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India's medical tourism hit by Indo-Pak tension
January 18, 2013


India’s medical tourism industry, pegged at around $2 billion and growing at 20% a year , is set to take a significant hit if tension with Pakistan persists. Hospitals and industry experts fear that visa hurdles may restrict  the movement of patients from Pakistan, who constitute around 15-20% of the total international travelers coming to India for medical treatment, causing a chunky revenue loss for the country.

Many hospital chains such as Apollo, Medanta-the Medicity, Max and Ganga Ram attract traffic from Pakistan. According to top representatives in these hospitals, patients primarily come for organ transplants (such as liver and kidney), oncology related treatment, cardiac and orthopedic surgeries. While the number has already started reducing in some hospitals starting this week, the impact on India's medical tourism may show more after around a month if the situation continues, they said.

For instance, at Ganga Ram Hospital, which receives around 4-5 patients daily from Pakistan, the number has reduced to 1-2 patients since Sunday.  “If such tension continues, it will definitely impact the patient inflow and those in need of treatment. Things may become worse if they stop issuing new visas,” a hospital executive said.

Apollo Hospital General Manager- Marketing and Strategic Businesses Raj Raina said, “There could be trouble. The government may act cautious ahead of the Republic Day.” Pointing out that the hospital typically has patients lined up 3-4 weeks in advance, he said, the exact impact could be assessed in about 10 days when patients who have just got appointment initiate their visa processes. Apollo is among the hospitals that attract the highest number of patients from Pakistan at around 50-60 patients per month. Around 90% of them come for for liver transplant. According to Raina, Apollo conducted 130 liver transplants on Pakistani patients in 2012.

Medanta, which is geared to cater to international patients, receives 8-10 patients per month from Pakistan for various treatments. International patients constitute18-20% of its total occupancy, Vice President-International Marketing, Medanta, Navneet Malhotra, said. The hospital currently has 900 beds operational.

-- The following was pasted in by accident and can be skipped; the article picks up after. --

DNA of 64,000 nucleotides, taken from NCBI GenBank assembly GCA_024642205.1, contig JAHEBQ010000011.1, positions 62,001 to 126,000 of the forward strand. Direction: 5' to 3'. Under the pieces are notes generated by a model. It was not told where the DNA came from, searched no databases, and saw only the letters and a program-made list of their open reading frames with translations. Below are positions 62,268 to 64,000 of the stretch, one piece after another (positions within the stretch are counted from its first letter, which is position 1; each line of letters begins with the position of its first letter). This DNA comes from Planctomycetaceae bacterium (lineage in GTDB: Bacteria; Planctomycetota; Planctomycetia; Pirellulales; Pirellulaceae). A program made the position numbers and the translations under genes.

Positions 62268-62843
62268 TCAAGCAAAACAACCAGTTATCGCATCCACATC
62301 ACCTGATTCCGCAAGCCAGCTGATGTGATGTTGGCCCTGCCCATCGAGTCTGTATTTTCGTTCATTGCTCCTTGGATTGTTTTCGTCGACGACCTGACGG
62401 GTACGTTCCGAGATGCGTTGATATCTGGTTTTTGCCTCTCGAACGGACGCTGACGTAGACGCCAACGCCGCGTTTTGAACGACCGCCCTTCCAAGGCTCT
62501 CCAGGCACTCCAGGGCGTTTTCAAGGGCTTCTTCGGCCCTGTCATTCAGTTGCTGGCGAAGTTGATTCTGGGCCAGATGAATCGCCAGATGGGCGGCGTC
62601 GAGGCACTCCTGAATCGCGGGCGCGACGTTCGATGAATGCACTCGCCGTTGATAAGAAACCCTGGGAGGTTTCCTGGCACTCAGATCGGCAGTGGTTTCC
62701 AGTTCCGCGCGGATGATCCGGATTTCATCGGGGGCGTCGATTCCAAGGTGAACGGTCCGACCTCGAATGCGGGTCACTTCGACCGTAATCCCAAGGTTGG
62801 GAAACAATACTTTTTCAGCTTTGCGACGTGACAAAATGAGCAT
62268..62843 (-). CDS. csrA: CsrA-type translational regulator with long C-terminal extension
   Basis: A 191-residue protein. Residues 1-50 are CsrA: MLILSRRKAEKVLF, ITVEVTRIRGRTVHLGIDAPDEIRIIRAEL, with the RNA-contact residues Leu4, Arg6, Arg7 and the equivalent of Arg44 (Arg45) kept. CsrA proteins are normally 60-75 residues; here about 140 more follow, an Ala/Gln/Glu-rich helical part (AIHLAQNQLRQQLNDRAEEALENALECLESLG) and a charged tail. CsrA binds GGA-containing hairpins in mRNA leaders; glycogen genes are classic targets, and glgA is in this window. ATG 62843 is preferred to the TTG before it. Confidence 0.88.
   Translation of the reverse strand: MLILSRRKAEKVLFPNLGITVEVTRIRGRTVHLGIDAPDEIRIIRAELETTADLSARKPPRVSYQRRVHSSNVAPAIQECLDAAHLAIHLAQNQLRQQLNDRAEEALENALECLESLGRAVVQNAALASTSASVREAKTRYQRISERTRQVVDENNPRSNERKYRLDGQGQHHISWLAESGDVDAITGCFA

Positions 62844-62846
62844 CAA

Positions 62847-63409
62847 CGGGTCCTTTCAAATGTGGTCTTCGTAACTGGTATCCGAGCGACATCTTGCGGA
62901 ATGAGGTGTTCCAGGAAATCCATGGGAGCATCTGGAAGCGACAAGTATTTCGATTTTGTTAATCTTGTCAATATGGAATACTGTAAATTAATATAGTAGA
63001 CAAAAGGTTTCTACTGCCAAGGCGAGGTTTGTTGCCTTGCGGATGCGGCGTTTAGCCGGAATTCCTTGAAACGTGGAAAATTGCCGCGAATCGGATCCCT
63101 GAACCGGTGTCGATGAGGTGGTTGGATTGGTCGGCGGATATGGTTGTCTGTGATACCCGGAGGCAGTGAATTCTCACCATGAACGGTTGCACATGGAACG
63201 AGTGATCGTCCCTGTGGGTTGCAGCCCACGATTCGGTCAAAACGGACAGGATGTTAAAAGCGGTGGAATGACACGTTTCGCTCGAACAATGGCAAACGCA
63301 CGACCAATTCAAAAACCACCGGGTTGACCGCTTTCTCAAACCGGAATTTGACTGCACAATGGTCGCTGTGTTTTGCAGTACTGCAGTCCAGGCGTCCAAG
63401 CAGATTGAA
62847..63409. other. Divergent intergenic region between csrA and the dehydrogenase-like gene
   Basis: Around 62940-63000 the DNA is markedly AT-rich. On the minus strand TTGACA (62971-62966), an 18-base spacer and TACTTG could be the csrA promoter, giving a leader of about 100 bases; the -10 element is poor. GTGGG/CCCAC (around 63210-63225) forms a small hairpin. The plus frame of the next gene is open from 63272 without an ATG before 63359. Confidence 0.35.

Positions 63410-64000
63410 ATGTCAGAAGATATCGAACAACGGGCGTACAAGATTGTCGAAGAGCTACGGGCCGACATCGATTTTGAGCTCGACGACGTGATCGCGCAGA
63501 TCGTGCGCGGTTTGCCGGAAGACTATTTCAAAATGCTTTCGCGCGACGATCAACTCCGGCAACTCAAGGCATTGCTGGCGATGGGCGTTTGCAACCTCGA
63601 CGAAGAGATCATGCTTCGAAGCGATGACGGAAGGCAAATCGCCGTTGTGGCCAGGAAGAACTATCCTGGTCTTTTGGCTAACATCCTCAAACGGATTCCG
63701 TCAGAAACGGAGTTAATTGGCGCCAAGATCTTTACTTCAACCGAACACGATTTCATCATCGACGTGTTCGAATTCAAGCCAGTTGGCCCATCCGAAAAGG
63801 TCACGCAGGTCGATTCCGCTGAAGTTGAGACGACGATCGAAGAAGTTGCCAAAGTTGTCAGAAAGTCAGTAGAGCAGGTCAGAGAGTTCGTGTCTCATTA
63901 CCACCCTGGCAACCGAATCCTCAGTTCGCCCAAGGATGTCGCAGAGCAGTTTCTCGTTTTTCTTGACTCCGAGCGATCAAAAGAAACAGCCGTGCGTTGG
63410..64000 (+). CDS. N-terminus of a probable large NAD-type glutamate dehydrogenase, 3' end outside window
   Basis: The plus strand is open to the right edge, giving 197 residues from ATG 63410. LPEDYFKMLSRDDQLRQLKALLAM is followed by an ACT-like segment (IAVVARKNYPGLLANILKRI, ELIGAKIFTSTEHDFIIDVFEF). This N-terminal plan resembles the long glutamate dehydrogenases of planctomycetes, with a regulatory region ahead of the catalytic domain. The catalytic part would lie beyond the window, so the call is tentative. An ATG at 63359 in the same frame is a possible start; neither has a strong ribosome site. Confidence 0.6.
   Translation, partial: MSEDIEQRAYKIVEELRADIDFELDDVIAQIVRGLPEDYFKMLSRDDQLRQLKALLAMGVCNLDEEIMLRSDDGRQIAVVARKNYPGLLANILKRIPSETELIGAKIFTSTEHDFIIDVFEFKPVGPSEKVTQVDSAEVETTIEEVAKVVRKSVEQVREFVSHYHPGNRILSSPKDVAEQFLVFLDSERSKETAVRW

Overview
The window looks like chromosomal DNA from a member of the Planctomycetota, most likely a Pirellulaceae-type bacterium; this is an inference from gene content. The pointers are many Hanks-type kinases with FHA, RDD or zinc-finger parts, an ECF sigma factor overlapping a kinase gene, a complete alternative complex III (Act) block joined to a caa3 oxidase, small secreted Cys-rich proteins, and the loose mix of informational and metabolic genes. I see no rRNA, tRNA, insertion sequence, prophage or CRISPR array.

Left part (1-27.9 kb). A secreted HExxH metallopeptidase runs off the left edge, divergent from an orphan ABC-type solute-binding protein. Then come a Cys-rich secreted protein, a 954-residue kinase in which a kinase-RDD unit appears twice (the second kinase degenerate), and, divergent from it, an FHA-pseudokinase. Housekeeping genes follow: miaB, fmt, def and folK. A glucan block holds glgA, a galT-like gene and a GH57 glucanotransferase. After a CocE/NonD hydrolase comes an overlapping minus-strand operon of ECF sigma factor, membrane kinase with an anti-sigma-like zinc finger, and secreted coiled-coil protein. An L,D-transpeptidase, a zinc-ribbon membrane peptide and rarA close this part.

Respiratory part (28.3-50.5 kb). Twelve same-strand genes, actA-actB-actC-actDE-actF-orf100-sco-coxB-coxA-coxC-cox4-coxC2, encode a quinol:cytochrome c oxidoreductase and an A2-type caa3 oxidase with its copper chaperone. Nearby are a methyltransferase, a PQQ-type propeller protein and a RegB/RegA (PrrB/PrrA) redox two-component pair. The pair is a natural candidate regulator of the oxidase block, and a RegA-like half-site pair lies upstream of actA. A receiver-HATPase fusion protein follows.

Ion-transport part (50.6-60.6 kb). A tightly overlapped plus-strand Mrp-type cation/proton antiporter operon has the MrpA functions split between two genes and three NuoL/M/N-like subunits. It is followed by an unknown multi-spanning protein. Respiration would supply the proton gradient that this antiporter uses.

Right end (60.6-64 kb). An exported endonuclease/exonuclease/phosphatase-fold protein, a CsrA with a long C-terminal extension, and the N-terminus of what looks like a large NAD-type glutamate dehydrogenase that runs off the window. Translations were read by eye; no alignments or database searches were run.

When contacted, a government official said that medical tourism was a “special case”. “When it comes to giving visas to special cases, we do not discriminate between countries,” a senior government official claimed. However, doctors and hospital representatives argued that there’s a gap between “what is” and “what should be”. Also, patients from Pakistan may choose not to visit India at this point, sensing the tension between the two countries.   

India has been promoting medical tourism for some time now. With an average occupancy of 10-20% of total patients, international inflow is a major revenue churner for many corporate hospitals. For instance, Apollo earns 20-25% of its total Rs 600 crore revenue from international patients, while patients from Pakistan contribute 3% of the total, Raina said.

PricewaterhouseCoopers Executive Director, Leader - Healthcare Practice Rana Mehta says, “Medical tourism is an important segment because it allows most hospitals to charge a premium of around 20-25% over what it does to local patients. So, the realization per patient is more.”

However, some also believe that the tension between the two countries would harm Pakistan more than India. “It is more of Pakistan’s loss than India’s. It is not that they are giving us a lot of revenue, they come here primarily because there this kind of quality healthcare is unavailable and India is a cost effective option along with physical proximity for patients,” says Deloitte Touche Senior Director-Strategy and Operations Consulting Charu Sehgal.

Apart from Pakistan, India attract a huge traffic from Africa, CIS countries, Gulf nations and SAARC region. Experts say Kolkata and Chennai also attract patients from Bangladesh and Myanmar, respectively.

*International patients constitute an average 10-20 per cent of total patients in major corporate hospitals

*Patients from Pakistan constitutes around 15-20 per cent of the total international patient inflow to India

*Medical tourism industry is pegged at $1 billion per annum, growing at around 18 per cent

*It is expected to touch $2 billion by 2015

*India attracts patients mostly from Africa, CIS countries, Gulf and SAARC nations, Pakistan, Bangladesh and Myanmar

*Patients visit India mostly for organ transplant, treatment of orthopedic, cardiac and oncology problems (Courtesy: Economic Times)
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